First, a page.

How to make healthy choices every day

Sarah B’s Bubble Tea

Sarah B's Bubble Tea // My New Roots

I get some pretty interesting recipe requests from you, my readers, and although I receive far more than I could ever fulfill, I do like to rise to the occasion. I am especially inclined to answer the call if more than one person asks for the same thing: gluten-free vegan lasagna, healthy cookies, and easy breakfasts are just a few of the cravings I’ve tried to satisfy.

Bubble tea is one of the requests that I’ve received from many of you as of late! Bubble tea (aka Boba tea) has been on the rise in North America since the 80s with another resurgence in the 2000s and is still popular today. Traced to Taiwan, where a strong tea culture and specifically milk tea is consumed, this popular drink has come to be synonymous with many colours, flavours, and ingredients that stray far from the fun, celebratory, treat-like beverage it once was. How can we take what is widely known as a pretty sugar-laden, artificially-coloured-and-flavoured beverage and turn it into something beneficial, light, and refreshing? Closer to the roots of the fun and exciting beverage it once was?

Because I only have access to the aforementioned sugary drink, I have personally passed up sipping on this beverage. Most of the time I do lots of research, sampling my way through the variety of preparations when I go to make my own version of something but this time I couldn’t find any versions suitable to my food preferences. I actually did go to a teashop though, with my best intentions to sample a bevy of bubbles but unfortunately when I walked in and saw all the crazy colours, dubious “juices” and syrups I once again decided to pass. This inspired me even more to make a bubbly beverage complete with the satisfying big straw, one that both celebrates the original but respects my food preferences as well and hopefully is able to quench the thirst of the other people looking to keep their bodies relatively refined-sugar free!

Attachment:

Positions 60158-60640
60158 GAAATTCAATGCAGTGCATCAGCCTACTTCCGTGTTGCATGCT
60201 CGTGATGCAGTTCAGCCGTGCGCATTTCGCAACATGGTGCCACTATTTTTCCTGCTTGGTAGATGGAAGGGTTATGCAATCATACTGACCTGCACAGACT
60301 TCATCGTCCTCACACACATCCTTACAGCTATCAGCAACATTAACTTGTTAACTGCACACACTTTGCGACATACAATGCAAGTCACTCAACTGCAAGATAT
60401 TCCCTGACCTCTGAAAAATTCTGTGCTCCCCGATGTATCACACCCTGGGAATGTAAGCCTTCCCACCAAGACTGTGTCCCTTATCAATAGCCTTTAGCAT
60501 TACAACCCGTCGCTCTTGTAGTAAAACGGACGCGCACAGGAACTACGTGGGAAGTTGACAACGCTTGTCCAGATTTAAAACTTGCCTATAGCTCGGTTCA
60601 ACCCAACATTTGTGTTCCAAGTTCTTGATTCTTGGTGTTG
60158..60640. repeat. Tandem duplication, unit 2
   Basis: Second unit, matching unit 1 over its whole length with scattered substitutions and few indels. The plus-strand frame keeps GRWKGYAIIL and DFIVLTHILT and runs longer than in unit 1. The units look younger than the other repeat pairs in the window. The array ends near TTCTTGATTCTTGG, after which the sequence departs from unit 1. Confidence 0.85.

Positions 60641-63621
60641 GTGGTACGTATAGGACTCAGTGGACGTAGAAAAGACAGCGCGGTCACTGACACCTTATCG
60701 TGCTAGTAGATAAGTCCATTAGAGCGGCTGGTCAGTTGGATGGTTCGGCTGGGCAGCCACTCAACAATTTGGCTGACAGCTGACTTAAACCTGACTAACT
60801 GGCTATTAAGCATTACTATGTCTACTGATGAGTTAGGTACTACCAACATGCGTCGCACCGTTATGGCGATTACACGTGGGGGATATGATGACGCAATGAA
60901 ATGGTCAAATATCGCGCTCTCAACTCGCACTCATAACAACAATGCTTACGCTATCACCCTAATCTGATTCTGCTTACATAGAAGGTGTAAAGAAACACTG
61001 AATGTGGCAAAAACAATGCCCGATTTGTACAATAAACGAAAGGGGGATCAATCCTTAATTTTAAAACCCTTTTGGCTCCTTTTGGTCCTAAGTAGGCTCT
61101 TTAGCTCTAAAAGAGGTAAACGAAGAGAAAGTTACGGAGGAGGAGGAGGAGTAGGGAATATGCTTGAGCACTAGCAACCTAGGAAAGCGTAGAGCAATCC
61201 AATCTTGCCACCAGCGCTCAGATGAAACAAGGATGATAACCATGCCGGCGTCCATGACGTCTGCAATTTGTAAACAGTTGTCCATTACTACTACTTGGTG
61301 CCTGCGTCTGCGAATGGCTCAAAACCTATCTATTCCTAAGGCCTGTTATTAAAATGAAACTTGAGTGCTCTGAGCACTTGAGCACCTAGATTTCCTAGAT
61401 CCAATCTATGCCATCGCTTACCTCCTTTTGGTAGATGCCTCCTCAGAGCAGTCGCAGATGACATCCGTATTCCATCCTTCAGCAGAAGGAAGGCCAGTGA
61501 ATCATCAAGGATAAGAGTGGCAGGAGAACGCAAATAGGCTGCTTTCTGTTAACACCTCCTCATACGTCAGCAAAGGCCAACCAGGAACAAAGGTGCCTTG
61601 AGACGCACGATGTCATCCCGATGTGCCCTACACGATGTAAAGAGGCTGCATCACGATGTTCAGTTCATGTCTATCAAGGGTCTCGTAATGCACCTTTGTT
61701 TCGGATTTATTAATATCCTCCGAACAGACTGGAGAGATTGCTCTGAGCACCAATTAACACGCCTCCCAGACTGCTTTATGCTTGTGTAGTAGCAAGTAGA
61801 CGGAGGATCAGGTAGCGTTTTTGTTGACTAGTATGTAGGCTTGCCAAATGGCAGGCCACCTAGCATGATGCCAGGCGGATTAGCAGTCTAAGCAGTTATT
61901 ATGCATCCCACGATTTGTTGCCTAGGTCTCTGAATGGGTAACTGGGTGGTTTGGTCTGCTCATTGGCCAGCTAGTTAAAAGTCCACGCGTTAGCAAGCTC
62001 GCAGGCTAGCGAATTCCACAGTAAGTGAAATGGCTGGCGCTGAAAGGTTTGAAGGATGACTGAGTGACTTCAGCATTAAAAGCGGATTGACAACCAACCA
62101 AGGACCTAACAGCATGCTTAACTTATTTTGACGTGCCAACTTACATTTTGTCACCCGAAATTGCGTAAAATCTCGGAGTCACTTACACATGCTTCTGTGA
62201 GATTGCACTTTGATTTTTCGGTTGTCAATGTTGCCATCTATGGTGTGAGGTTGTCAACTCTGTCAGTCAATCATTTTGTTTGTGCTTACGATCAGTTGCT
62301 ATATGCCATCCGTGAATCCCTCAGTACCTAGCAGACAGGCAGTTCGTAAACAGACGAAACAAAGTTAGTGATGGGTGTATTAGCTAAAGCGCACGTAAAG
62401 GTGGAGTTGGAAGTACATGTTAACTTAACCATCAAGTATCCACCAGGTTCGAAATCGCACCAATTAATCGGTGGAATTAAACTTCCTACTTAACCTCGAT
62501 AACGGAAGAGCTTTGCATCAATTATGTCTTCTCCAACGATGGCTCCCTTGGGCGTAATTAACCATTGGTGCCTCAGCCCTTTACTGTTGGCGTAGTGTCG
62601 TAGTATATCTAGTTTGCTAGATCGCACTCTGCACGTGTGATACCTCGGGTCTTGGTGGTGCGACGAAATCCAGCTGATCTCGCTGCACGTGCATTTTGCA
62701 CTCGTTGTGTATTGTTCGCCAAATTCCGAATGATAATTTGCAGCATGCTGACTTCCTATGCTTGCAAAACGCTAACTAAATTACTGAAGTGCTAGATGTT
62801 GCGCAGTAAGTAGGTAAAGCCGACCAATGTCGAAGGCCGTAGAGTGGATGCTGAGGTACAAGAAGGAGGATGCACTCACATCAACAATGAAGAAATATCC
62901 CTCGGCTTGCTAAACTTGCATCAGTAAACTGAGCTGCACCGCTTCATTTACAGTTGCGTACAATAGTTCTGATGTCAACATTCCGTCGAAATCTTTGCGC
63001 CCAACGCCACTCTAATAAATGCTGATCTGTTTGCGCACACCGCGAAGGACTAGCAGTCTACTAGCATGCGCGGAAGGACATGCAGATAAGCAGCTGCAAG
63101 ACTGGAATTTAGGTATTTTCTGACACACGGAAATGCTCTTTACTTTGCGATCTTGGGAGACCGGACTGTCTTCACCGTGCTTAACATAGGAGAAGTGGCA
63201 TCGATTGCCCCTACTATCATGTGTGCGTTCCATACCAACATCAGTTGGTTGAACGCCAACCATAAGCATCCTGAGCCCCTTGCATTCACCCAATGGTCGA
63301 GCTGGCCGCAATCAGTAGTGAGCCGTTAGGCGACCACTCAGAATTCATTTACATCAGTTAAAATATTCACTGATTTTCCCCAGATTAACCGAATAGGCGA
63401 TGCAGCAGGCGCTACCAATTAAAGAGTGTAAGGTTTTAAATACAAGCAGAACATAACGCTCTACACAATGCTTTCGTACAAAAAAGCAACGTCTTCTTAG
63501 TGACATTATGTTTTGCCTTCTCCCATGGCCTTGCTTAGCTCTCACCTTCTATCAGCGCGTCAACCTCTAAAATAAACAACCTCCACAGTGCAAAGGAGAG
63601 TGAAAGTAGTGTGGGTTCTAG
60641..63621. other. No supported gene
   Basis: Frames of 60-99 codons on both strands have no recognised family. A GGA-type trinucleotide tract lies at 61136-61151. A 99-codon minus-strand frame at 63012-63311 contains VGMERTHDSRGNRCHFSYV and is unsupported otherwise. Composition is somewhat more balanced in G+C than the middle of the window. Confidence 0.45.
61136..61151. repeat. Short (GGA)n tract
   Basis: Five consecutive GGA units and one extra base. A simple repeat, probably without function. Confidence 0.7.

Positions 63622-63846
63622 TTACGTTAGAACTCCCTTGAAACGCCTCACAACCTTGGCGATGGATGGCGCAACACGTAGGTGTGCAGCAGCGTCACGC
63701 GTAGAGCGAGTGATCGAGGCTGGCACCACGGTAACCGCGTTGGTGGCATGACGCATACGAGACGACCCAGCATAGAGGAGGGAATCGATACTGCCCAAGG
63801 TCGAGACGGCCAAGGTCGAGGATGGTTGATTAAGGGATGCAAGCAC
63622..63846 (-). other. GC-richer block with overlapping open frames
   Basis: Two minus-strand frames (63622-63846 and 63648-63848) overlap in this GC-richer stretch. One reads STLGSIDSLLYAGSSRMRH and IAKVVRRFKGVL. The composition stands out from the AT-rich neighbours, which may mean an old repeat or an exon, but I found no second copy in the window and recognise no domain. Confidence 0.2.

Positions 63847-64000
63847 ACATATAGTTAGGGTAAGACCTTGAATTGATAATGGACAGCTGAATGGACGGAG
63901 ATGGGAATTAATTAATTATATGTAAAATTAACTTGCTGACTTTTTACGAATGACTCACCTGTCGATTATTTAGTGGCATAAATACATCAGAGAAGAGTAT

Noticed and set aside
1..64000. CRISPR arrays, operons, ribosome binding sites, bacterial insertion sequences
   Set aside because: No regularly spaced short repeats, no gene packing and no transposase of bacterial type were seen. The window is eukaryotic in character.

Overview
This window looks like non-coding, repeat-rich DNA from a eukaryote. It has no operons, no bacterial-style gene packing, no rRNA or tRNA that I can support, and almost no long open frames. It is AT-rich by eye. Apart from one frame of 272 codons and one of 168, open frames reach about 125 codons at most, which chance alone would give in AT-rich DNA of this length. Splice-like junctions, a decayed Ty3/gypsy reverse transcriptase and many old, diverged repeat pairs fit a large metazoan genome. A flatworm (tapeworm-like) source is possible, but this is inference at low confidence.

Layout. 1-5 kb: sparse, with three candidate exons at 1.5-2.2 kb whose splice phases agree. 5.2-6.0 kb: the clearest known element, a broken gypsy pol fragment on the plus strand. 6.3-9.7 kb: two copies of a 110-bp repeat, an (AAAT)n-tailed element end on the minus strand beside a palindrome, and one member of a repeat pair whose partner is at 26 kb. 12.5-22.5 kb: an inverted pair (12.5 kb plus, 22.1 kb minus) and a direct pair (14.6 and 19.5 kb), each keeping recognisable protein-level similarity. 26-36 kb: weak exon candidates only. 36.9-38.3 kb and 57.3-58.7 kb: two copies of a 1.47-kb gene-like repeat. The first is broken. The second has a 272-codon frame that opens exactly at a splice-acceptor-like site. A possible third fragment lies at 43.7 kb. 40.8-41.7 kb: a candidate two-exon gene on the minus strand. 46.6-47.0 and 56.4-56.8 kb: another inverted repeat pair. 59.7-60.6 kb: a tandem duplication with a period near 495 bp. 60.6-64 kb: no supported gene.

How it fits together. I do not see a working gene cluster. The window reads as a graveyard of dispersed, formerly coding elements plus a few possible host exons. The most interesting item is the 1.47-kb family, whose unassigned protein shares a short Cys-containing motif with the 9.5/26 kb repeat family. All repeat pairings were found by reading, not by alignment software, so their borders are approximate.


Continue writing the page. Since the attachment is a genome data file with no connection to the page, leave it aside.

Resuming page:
So, all that to say, if I get this totally wrong, I do apologize and I recognize that this is in fact my personal version, inspired by the bubble tea craze I quite like it. After all, isn’t that what we all want in our food and beverages? Something fun, healthy, and delicious to our unique tastes? Sarah B’s bubble tea is not pretending to be anything other than what it is – a bubble tea all its own.

Bubble Tea

Tapioca Pearls of Wisdom

What makes those starchy, squishy bubbles anyway? It’s tapioca, in fact. Tapioca is the dried starch from the root of the cassava plant, a tuber native to South America. It has a naturally sweet taste, which is why it is so often used in candies and desserts, most familiar of them being tapioca pudding. Tapioca also the amazing ability to absorb and thicken liquid. Being naturally gluten-free, it is has become a popular gelling agent to use in foods, as opposed to fillers containing wheat. You can use tapioca flour / starch / powder in place of arrowroot or cornstarch in most recipes.

Tapioca is a staple food in many countries throughout the world due to its high concentration of carbohydrates, low levels of fat and dietary cholesterol, and its vitamin and mineral balance. Key nutrients in tapioca include calcium to support bone health, magnesium to help control inflammation, phosphorus for protein synthesis, and vitamin A for glowing skin.